PH democracy’s last stand
This could be the 2016 elections. If good leaders emerge, the economy will grow and become inclusive. If not, hunger, poverty and desperation will hasten the nation’s descent into a failed state status. To avoid the latter, each and every Filipino must ensure a positive outcome in 2016.
Depending on government is what Filipinos cannot afford to do. Even granting President Aquino’s personal sincerity, the executive department is paralyzed by an administration merely “sloganeering” through a 6-year term with incompetent and uncaring bureaucrats. This has been made worse after members of Congress (four senators and 79 House representatives) were implicated in the Napoles pork barrel scandal and a judiciary that had its chief justice impeached, while judges are conducting themselves just like “hoodlums in robes.” How can anyone have faith in such a government?
Filipinos must become proactive simultaneously on two main fronts. Lessening corruption is one front. Improving the economy is another.
For years, the countryside entrepreneurship advocacy named BalikProbinsiya has been encouraging rural job creation via manufacturing and marketing efforts using agricultural raw materials. It is focused on four major programs. Coconut revitalization seeks to optimize the existing 300 million coconut trees throughout the archipelago. “Bamboo Sunrise” replicates the successful Chinese bamboo development strategy. Natural farming identifies other agro-industries with promising value chains. Integrative clusters seeks to ensure sustainability of interlinked BalikProbinsiya ventures. More information on this movement can be obtained from www.balik-probinsiya.com.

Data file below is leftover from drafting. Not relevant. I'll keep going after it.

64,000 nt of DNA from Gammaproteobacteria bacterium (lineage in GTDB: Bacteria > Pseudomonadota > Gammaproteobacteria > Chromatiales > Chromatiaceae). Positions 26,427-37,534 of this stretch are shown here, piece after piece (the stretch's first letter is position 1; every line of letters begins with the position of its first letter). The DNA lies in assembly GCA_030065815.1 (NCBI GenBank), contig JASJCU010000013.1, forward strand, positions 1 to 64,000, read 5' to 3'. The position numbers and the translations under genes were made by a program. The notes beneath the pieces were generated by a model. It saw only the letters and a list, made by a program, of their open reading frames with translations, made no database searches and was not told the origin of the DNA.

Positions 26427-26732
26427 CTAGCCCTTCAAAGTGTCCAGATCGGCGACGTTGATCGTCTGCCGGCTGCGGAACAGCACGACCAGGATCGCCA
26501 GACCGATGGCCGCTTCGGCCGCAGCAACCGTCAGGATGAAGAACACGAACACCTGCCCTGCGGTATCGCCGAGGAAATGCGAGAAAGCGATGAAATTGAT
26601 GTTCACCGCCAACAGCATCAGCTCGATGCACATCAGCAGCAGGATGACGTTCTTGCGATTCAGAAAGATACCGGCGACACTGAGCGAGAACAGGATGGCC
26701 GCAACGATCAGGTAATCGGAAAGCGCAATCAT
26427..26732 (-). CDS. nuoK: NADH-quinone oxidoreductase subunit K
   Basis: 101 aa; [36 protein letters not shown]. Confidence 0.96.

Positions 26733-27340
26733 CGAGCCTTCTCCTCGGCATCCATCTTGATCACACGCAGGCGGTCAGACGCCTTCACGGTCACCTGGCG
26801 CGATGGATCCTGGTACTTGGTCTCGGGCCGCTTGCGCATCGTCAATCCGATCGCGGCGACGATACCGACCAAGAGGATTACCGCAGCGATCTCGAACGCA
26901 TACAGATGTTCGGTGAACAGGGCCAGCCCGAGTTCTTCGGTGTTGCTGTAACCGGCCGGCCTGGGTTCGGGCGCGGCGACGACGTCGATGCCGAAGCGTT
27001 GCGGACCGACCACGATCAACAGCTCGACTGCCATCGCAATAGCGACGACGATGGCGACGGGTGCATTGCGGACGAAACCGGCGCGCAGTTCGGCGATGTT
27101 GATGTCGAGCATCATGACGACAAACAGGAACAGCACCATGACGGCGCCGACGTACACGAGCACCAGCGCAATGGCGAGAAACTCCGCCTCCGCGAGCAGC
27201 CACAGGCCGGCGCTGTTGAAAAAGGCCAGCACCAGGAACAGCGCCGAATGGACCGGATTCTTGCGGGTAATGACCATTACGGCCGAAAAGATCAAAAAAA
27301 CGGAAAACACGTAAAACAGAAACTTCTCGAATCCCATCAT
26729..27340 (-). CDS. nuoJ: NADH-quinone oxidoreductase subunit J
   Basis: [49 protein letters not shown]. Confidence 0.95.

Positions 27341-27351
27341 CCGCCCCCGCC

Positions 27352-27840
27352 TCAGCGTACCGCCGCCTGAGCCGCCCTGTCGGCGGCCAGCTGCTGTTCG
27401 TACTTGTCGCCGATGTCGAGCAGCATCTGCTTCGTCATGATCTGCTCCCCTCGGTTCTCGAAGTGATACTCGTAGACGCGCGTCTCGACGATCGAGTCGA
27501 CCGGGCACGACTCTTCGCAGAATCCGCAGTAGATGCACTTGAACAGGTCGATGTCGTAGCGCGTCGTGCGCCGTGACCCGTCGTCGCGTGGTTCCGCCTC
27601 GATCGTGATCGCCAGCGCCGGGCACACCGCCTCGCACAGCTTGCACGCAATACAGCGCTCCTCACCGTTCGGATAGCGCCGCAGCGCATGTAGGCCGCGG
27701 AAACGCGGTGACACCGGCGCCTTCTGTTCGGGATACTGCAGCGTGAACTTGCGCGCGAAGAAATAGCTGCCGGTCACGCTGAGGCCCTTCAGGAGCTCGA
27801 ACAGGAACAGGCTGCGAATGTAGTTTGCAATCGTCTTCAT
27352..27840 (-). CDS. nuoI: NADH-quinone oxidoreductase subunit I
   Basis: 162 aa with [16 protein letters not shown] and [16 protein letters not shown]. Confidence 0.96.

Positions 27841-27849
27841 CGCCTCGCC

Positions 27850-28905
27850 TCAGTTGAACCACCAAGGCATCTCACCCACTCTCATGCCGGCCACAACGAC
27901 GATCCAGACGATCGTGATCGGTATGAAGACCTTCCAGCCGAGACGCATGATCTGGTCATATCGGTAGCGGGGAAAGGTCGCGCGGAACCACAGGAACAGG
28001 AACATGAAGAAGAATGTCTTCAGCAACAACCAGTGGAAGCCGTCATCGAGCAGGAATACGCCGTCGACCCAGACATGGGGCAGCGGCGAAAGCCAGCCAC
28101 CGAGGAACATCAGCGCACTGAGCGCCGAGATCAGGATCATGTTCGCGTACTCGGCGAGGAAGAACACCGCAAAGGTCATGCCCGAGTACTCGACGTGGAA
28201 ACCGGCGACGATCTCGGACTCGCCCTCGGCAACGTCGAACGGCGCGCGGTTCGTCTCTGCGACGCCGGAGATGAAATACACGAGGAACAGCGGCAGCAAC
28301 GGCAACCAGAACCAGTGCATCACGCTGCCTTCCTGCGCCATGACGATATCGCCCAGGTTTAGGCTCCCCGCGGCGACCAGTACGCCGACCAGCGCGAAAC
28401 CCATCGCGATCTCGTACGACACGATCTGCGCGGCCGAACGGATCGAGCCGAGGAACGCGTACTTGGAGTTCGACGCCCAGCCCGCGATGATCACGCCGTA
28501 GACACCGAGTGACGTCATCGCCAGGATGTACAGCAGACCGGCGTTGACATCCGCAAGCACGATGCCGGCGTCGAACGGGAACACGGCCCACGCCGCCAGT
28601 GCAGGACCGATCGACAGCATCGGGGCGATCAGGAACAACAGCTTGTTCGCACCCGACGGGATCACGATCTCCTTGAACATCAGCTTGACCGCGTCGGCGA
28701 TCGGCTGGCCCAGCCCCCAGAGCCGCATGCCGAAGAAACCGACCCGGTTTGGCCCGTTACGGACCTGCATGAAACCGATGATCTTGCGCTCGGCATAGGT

While the foregoing catalyzes livelihoods that can empower the Filipino, there must also be a parallel effort to reduce if not eradicate corruption. This is where www.SALN.info comes in, to identify errant officials by analyzing their sworn statements of assets, liabilities and net worth. No whistle-blowers are needed, just a review of what the officials have already filed with the Civil Service Commission.
Working in tandem, these two advocacies could help Filipinos properly discern who should be elected in 2016. If this is not done, the Filipino will again be badly led after the elections. And the certainty is that the Philippines will be a failed state.
Once the 2015 Asean integration exposes the poor state of Philippine competitiveness, it is hoped that more people will join both the BalikProbinsiya and the SALN movements. If not, the 2016 deadline for Philippine democracy will fall due.
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